Witness intimidation, forced migration and resettlement: a British case study

Nicholas R. Fyfe, Heather McKay

    Research output: Contribution to journalArticle

    13 Citations (Scopus)

    Abstract

    Situated within the context of geographical research on forced migration, this paper focuses on the experiences of prosecution witnesses who have had to flee their homes because of life-threatening intimidation. Drawing on in-depth interviews with witnesses, it examines the nature of the threat they were under, their decision to leave home, their life in temporary accommodation and their experiences of permanent resettlement away from the danger area. The paper highlights the impact of intimidation and forced migration on witnesses' personal geographies and, in particular, their sense of ontological security and self-identity.

    Original languageEnglish
    Pages (from-to)77-90
    Number of pages14
    JournalTransactions of the Institute of British Geographers
    Volume25
    Issue number1
    DOIs
    Publication statusPublished - Apr 2000

    Keywords

    • Scotland
    • forced migration
    • qualitative methods
    • Crime
    • intimidation
    • witnesses

    Cite this

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    Witness intimidation, forced migration and resettlement : a British case study. / Fyfe, Nicholas R. ; McKay, Heather.

    In: Transactions of the Institute of British Geographers, Vol. 25, No. 1, 04.2000, p. 77-90.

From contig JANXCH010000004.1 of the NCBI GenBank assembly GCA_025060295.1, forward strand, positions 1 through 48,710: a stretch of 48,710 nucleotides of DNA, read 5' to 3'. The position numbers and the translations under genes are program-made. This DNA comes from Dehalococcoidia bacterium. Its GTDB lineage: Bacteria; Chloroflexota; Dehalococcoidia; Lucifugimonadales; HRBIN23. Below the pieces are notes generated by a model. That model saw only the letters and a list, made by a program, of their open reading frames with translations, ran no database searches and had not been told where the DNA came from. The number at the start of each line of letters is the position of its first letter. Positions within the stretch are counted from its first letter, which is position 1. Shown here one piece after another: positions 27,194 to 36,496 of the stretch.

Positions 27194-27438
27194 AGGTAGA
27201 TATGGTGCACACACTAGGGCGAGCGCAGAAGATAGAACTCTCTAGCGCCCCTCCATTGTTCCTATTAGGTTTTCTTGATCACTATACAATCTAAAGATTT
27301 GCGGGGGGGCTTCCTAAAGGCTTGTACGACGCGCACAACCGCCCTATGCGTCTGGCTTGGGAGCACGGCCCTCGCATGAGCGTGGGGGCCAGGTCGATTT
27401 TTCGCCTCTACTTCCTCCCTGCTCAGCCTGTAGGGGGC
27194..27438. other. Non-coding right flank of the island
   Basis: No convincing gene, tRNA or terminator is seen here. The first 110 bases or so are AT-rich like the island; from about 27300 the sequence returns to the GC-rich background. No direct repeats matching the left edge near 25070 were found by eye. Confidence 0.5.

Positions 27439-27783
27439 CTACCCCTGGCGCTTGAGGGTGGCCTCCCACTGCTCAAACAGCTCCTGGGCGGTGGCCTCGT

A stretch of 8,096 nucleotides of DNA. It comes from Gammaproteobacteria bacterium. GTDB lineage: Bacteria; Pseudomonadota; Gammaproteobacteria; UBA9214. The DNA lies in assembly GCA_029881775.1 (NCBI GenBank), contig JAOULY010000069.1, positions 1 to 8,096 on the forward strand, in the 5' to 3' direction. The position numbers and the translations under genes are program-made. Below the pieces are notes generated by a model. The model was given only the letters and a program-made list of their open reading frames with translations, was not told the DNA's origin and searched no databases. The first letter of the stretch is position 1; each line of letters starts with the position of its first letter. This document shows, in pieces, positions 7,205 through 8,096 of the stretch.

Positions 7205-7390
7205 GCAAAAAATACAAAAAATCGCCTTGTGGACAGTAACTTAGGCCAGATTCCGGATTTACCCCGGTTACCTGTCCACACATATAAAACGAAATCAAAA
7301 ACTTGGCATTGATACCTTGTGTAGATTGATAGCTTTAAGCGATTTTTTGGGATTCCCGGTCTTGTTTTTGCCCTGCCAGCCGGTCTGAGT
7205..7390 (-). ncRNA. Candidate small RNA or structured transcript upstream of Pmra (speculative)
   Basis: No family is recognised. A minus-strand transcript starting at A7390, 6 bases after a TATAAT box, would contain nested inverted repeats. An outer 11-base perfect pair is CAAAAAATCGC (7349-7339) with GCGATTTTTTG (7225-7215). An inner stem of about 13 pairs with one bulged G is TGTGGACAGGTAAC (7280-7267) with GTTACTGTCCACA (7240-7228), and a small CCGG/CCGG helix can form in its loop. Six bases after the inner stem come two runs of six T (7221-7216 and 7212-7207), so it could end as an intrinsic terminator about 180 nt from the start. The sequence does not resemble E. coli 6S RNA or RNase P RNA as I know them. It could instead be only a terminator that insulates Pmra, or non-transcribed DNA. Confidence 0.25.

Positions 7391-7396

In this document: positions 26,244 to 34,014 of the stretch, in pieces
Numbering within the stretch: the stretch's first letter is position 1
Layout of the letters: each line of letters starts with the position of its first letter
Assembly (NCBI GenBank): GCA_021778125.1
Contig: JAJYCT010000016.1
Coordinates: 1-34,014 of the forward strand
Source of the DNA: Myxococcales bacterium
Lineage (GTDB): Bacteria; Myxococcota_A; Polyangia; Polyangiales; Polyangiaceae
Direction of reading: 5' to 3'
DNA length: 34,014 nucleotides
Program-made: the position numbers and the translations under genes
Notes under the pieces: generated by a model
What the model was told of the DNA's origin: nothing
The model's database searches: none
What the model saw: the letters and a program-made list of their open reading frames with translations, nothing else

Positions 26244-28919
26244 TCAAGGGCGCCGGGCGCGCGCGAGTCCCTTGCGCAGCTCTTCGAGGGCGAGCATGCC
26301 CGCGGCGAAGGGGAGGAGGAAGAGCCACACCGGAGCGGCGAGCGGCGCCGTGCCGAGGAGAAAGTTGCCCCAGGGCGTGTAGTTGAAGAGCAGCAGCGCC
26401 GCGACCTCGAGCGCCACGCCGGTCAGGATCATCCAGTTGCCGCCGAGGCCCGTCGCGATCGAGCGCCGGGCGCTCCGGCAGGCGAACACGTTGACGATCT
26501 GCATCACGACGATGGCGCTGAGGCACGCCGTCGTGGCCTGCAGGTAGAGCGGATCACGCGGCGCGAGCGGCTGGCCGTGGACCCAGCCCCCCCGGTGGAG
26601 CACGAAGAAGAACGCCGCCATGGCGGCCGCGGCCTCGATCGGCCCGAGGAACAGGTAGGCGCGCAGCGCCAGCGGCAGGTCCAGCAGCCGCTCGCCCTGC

Research output: Contribution to journalArticle

    TY - JOUR

    T1 - Witness intimidation, forced migration and resettlement

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    AU - Fyfe, Nicholas R.

    AU - McKay, Heather

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    AB - Situated within the context of geographical research on forced migration, this paper focuses on the experiences of prosecution witnesses who have had to flee their homes because of life-threatening intimidation. Drawing on in-depth interviews with witnesses, it examines the nature of the threat they were under, their decision to leave home, their life in temporary accommodation and their experiences of permanent resettlement away from the danger area. The paper highlights the impact of intimidation and forced migration on witnesses' personal geographies and, in particular, their sense of ontological security and self-identity.

    KW - Scotland

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    KW - qualitative methods

    KW - Crime

    KW - intimidation

    KW - witnesses

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